Whereas the Obama administration sought to enhance U.S. engagement with the GCC as a bloc, Trump focused instead on Saudi Arabia and the UAE as the twin pillars of its regional approach. Strong bonds reportedly have formed between Trump’s adviser and son-in-law Jared Kushner and Mohammed bin Salman in Saudi Arabia as well as Yusuf al-Otaiba, the influential UAE ambassador in Washington.

Key principals within the Trump administration, such as Defense Secretary Jim Mattis and CIA Director Mike Pompeo, hold views on Iran and the Muslim Brotherhood that are virtually indistinguishable from those in Riyadh and Abu Dhabi. Saudi Arabia and the UAE are emerging as the two spearheads around which U.S. regional policies are realigning, including a set of hawkish defense and security interests; the joint raid conducted by U.S. and UAE Special Forces in Yemen in January may well be only the first of numerous joint initiatives across regional conflict zones in the months and years ahead.

Whatever signals may (or may not) have been passed in private, there has been a noticeable increase in domestic and regional assertiveness in the immediate aftermath of Trump’s Saudi trip. In Bahrain, the deadliest raid by security forces on opposition forces since 2011 resulted in five deaths just two days after Trump assured the Bahraini king of a new era in bilateral relations.

The Saudi-Emirati media campaign against Qatar happened to coincide with a high-profile event in Washington, where analysts and former senior U.S. officials cast doubt on Qatar’s reliability as a regional security partner. Ruling circles in Persian Gulf capitals may feel emboldened by the new political climate to see how far they can go in pursuit of hawkish domestic and regional policies and what, if any, pushback they encounter.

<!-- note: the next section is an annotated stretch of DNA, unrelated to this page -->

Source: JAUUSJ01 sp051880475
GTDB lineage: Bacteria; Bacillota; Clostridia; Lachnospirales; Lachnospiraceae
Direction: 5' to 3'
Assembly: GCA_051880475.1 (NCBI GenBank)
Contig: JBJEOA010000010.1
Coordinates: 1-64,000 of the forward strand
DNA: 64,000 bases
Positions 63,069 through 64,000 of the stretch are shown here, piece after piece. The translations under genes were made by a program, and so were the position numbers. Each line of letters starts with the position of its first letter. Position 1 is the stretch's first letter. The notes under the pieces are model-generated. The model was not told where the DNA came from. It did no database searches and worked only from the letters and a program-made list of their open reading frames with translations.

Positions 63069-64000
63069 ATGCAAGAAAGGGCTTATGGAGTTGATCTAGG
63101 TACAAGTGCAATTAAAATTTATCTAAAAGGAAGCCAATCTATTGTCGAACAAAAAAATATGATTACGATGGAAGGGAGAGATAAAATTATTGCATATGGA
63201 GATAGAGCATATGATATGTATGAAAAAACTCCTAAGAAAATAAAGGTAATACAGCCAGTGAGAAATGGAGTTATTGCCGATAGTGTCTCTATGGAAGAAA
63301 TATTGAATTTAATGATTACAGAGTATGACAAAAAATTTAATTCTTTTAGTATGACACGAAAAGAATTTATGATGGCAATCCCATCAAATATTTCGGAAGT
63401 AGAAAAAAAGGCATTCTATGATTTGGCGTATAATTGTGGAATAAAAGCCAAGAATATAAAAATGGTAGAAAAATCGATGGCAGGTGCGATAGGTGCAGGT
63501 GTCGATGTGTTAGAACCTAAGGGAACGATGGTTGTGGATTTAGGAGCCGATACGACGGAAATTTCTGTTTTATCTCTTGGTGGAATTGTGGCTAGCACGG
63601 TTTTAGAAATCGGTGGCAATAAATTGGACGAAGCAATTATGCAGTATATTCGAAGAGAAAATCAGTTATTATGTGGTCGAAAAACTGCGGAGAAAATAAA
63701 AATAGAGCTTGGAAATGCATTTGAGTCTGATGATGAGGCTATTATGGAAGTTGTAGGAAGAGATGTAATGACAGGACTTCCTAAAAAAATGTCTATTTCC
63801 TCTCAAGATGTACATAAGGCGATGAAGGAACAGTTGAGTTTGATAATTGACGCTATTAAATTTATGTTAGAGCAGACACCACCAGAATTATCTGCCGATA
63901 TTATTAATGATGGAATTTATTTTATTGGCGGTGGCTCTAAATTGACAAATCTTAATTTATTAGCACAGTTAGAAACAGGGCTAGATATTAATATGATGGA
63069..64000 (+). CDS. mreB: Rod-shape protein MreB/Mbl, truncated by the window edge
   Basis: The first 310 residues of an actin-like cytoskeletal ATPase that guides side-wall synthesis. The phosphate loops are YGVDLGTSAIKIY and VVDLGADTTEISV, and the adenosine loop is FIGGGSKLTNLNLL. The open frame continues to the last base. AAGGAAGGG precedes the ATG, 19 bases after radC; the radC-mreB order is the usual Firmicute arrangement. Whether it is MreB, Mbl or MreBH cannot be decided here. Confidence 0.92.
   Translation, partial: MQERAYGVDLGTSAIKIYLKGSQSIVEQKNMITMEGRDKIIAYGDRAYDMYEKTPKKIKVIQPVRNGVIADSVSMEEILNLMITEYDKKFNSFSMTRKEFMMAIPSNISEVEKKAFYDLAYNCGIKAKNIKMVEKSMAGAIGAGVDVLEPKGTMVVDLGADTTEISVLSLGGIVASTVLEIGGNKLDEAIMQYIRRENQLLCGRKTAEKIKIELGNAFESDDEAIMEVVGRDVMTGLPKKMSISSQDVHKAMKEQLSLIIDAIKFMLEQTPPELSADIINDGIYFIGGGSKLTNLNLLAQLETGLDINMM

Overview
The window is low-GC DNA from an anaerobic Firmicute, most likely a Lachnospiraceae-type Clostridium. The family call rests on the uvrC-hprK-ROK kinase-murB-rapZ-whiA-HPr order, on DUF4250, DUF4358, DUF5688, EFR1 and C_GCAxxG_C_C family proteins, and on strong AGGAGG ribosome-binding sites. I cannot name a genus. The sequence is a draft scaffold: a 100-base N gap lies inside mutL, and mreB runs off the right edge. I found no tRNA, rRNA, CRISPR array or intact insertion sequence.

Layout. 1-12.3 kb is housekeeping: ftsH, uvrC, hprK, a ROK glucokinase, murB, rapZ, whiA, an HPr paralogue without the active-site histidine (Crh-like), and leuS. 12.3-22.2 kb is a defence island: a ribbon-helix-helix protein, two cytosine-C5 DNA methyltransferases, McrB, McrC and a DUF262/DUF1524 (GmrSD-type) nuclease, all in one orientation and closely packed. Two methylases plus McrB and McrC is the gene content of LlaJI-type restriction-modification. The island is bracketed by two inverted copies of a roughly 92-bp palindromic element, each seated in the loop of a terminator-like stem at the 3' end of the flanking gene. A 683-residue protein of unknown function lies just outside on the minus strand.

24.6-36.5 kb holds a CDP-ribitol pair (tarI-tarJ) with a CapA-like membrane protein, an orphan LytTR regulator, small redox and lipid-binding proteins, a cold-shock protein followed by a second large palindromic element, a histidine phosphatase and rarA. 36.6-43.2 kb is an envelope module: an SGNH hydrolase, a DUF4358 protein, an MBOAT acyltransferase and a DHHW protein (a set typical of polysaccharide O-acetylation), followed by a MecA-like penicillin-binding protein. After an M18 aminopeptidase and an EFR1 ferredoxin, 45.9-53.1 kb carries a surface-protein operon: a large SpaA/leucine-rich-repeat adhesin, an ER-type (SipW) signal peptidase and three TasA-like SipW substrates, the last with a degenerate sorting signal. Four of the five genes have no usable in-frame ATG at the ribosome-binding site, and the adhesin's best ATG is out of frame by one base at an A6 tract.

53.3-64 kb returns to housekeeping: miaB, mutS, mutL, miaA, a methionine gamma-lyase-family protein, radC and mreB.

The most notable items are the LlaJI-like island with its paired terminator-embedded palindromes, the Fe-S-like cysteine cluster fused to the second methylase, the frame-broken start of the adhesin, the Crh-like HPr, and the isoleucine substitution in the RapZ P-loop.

Playing out in public

There are differences between this latest disagreement and the past — not least in the way the current standoff is being played out in the media rather than behind the closed doors of leaders’ meetings — and no act equivalent to the withdrawal of the ambassadors. In fact, few officials have publicly joined the feeding frenzy and have been careful not to single Qatar out by name in calling for brotherly unity against the Iranian “menace.”

The carefully controlled public spaces in GCC states mean it is inconceivable that such attacks on a fellow member state could have been made without, at the very least, a degree of official sanction behind the scenes. By allowing the media campaign to run into a second week with no apparent letup, policymakers in Riyadh and Abu Dhabi may be hoping to pressure the leadership in Doha into making concessions or watching to see whether figures within the Trump administration take the bait without having to resort to official threats or sanctions. Where this leaves the GCC as an entity in the age of Trump is anyone’s guess.

Kristian Coates Ulrichsen is a fellow for the Middle East at Rice University’s Baker Institute for Public Policy.